New NHS chief: Stakes have never been higher for service, warns incoming Simon Stevens
First-day speech will call for reform of ‘disjointed’ services to focus on patients
The NHS needs to “think like a patient” but “act like a taxpayer” if it is to maintain standards of care in times of austerity, the new head of the organisation will warn today.
On his first day as chief executive of NHS England, Simon Stevens will call for a fundamental overhaul of disjointed services that are not focused on patients.
And he will warn that “the stakes have never been higher” with “service pressures” intensifying at a time when budgets are likely to be constrained for years to come.
A former health adviser to Tony Blair, he was appointed to take over from Sir David Nicholson as head of the NHS last October. Sir David took early retirement following widespread media criticism for his role in the Mid Staffordshire scandal.
Mr Stevens, who joined the NHS as a management trainee in 1988, held a number of roles within the organisation before moving into politics and pioneering Labour’s health reforms of the early 2000s. Most recently he was president of the global health division of the American company United Health Group.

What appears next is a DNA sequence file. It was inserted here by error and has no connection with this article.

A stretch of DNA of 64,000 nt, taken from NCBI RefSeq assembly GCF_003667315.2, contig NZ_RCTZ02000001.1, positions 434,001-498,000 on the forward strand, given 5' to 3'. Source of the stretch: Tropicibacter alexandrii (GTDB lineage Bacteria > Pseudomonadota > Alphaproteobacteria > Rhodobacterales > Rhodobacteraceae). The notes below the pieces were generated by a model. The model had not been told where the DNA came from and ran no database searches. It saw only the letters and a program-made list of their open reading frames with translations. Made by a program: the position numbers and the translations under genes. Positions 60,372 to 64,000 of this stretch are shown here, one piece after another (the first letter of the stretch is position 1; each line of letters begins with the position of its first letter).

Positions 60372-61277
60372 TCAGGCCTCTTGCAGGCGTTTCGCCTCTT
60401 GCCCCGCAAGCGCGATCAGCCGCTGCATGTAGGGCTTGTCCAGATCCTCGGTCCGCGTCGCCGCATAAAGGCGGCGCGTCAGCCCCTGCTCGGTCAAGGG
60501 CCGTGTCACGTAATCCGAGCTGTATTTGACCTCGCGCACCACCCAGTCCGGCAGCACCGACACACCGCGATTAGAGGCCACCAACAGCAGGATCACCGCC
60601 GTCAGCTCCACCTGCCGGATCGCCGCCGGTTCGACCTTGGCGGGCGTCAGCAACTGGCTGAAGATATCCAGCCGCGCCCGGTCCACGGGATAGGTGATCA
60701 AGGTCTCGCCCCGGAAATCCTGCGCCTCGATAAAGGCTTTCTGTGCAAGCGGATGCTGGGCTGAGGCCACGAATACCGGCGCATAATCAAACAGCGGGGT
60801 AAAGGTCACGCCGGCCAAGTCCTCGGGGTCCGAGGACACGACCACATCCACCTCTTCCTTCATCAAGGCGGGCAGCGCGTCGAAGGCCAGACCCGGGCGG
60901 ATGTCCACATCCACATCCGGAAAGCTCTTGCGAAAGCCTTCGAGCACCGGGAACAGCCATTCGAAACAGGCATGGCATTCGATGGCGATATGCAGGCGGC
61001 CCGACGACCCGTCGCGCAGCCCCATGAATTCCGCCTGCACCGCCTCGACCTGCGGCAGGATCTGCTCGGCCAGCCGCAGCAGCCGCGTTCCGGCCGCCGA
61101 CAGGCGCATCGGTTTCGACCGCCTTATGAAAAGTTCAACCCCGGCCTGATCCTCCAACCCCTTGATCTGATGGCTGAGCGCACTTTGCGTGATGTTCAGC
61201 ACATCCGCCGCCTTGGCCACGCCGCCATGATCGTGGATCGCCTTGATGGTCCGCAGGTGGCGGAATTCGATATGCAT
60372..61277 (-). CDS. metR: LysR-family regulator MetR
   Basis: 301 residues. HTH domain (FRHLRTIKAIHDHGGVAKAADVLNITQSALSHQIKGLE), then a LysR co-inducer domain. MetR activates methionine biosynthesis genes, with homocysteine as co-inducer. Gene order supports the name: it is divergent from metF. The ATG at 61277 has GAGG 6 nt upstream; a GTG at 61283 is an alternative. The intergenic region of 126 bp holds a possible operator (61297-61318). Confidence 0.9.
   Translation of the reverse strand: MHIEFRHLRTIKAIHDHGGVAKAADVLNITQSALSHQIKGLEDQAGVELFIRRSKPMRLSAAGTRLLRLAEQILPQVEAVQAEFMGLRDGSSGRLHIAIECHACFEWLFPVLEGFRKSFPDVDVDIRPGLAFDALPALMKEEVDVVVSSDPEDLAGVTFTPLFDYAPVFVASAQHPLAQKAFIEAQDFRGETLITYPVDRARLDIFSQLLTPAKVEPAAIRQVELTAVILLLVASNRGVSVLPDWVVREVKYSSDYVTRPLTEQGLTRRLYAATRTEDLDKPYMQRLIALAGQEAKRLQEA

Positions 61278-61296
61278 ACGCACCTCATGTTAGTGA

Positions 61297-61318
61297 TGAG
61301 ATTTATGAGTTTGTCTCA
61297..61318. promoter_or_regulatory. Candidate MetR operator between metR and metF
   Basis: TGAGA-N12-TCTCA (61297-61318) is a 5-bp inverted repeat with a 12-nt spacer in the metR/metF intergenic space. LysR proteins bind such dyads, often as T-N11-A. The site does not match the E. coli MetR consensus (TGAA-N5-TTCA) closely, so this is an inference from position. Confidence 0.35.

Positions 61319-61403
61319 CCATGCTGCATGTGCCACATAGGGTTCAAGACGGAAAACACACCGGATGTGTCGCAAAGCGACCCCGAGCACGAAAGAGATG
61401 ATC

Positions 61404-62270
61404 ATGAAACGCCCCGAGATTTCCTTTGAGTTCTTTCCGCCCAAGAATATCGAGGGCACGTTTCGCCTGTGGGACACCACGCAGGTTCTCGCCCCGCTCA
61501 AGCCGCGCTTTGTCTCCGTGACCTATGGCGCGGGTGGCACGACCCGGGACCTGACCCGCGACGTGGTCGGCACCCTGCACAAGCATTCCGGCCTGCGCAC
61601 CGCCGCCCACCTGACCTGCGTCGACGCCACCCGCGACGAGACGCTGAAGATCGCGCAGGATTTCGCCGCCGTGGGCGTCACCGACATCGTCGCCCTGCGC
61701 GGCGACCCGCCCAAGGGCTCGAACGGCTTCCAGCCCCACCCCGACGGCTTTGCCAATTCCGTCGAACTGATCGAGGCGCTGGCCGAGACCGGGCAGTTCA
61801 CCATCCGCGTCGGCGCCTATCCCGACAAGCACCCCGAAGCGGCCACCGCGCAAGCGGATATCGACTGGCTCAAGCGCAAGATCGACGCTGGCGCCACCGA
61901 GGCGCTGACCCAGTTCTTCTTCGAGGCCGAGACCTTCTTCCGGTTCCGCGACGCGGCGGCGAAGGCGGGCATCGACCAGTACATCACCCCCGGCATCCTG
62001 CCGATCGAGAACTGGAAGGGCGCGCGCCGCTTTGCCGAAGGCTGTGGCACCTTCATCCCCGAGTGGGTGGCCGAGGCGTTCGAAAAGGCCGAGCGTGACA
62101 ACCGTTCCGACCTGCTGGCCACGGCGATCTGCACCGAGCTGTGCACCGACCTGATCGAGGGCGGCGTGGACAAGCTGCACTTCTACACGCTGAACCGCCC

He is due to address about 300 NHS staff and other health professionals in the North-east today, where he is expected to lay out what he sees as the key challenges facing the organisation.
“The global recession has meant the NHS facing its most sustained budget crunch in its 66-year history,” he will say.
“For the NHS the stakes have never been higher. Service pressures are intensifying, and longstanding problems are not going to disappear overnight. Successfully navigating the next few years is going to take a team effort – involving the biggest team in the biggest effort the NHS has ever seen.”
He will then outline the areas where, he will say, there is a broad political consensus for change, including action to raise standards of care for older people, better joint-working between health and social care, and harnessing advances in medicine.
“An ageing population with more chronic health conditions, but with new opportunities to live as independently as possible, means we’re going to have to radically transform how care is delivered outside hospitals,” he will say.
“Our traditional partitioning of health services – GPs, hospital outpatients, A&E departments, community nurses, emergency mental health care, out of hours units, ambulance services and so on – no longer makes much sense.”
Mr Stevens will conclude: “At all times our guiding principle will be: walk in the shoes of the people we serve. Think like a patient, act like a tax payer.”
Labour’s shadow Health Secretary Andy Burnham said he “wished Simon Stevens well”, but added people should be in no doubt about the scale of the challenge facing the NHS. “The NHS has just been through its worst year for a decade in A&E and staff morale is at rock-bottom following a re-organisation no one wanted,” he said.
“Turning things around will require strong leadership and an ability to stand up to political interference from David Cameron and Jeremy Hunt.”
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